Nuclear plant closures show industry's struggles

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  • Baron Scarpia Logan, UT
    June 9, 2013 3:37 a.m.

    Fukushima will continue to scare people into not trusting the utilities or government in operating nuclear power. The government is not willing to subsidize the massive upfront costs to build a plant (some estimates for a new plant are $15 billion), and now the rate payers and tax payers will have to pay the $1 billion-plus to dismantle and clean up this nuclear plant. Banks don't see nuclear as a safe investment.

    While the low natural gas prices are not likely to continue, the one benefit of the nation's rapid shift to natural gas currently is that these types of power plants are very flexible in terms of ramping up and down to match load. Wind and solar, the fastest-growing energy sources today, are variable in output, so natural gas is the best "partner" to facilitate this rapid growth. That is, when the sun sets or winds die down, natural gas can be ramped up to match load. When the winds blow or sun shines, you can shut off natural gas plants to save on the cost of burning fuel.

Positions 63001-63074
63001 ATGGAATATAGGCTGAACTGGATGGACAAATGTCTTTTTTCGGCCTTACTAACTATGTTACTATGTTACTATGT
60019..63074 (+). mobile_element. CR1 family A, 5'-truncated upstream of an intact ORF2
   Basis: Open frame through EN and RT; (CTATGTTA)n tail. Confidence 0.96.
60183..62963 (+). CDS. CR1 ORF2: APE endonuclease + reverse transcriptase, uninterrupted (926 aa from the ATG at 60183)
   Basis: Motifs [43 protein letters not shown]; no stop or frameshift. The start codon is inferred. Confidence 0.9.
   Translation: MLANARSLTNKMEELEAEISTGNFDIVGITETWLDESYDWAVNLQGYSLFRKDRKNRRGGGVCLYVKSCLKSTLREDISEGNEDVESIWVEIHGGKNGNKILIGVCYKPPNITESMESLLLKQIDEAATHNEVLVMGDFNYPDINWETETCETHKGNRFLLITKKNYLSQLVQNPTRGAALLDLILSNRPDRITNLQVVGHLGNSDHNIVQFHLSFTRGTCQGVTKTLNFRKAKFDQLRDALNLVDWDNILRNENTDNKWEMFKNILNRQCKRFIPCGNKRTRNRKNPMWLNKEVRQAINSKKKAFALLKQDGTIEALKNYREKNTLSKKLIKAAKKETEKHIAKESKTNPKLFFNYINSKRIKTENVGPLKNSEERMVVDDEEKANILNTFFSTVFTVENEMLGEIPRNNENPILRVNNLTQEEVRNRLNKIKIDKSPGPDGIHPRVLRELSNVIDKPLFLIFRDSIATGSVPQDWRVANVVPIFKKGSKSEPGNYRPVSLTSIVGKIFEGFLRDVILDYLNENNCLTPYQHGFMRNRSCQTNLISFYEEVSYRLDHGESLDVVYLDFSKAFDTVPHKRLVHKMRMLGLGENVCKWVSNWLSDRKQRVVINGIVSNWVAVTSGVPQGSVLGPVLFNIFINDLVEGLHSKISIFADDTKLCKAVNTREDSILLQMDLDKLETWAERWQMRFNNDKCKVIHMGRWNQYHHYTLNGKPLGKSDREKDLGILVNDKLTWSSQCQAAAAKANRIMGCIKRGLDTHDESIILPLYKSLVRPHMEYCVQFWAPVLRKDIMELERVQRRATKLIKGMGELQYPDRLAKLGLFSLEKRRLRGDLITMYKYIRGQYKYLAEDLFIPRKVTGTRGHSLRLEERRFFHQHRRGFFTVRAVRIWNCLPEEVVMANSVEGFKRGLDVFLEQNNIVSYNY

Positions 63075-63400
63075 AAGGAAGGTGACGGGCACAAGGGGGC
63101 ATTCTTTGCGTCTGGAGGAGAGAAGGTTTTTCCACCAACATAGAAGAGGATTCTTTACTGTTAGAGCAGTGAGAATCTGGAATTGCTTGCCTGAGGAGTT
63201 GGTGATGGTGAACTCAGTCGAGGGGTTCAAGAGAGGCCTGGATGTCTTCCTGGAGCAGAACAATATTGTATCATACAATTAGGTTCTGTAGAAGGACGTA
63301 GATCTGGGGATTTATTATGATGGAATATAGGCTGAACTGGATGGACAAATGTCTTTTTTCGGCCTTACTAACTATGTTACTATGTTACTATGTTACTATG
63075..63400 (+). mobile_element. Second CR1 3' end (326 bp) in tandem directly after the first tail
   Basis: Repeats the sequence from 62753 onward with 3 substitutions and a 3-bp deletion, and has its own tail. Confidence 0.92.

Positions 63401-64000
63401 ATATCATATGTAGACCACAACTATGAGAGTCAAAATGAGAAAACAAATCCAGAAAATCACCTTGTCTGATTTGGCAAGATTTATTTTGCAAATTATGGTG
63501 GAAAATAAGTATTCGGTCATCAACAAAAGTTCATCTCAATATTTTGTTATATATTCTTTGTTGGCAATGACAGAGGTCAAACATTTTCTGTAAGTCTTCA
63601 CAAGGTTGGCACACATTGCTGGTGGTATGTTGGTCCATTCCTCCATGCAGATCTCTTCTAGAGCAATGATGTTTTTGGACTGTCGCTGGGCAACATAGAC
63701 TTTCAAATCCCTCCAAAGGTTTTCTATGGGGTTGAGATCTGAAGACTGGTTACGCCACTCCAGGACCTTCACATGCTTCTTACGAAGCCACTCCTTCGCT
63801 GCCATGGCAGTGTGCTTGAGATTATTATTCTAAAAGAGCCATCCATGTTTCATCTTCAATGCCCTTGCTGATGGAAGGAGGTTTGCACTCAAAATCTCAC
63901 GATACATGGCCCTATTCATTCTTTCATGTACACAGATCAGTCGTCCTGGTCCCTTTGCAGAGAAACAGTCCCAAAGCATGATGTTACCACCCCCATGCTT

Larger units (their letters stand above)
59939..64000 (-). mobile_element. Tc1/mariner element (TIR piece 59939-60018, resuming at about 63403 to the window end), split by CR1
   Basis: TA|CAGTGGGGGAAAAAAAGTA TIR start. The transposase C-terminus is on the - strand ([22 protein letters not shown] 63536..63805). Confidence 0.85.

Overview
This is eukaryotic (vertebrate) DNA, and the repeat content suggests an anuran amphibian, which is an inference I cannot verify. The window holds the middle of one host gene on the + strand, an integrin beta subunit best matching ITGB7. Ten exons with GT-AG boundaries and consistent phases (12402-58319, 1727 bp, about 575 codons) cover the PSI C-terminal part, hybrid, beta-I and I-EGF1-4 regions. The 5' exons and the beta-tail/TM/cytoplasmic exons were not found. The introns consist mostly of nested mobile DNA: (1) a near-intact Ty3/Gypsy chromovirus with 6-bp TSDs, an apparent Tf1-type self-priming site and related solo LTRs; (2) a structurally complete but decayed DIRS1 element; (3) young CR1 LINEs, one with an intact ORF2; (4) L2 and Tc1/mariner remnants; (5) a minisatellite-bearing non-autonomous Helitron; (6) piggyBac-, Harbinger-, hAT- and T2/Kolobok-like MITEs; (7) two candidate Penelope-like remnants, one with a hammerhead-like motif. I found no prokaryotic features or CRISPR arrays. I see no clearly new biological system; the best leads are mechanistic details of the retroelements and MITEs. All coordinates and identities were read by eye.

Nuclear power cannot be ramped up and down to meet the 21st century's emerging energy infrastructure.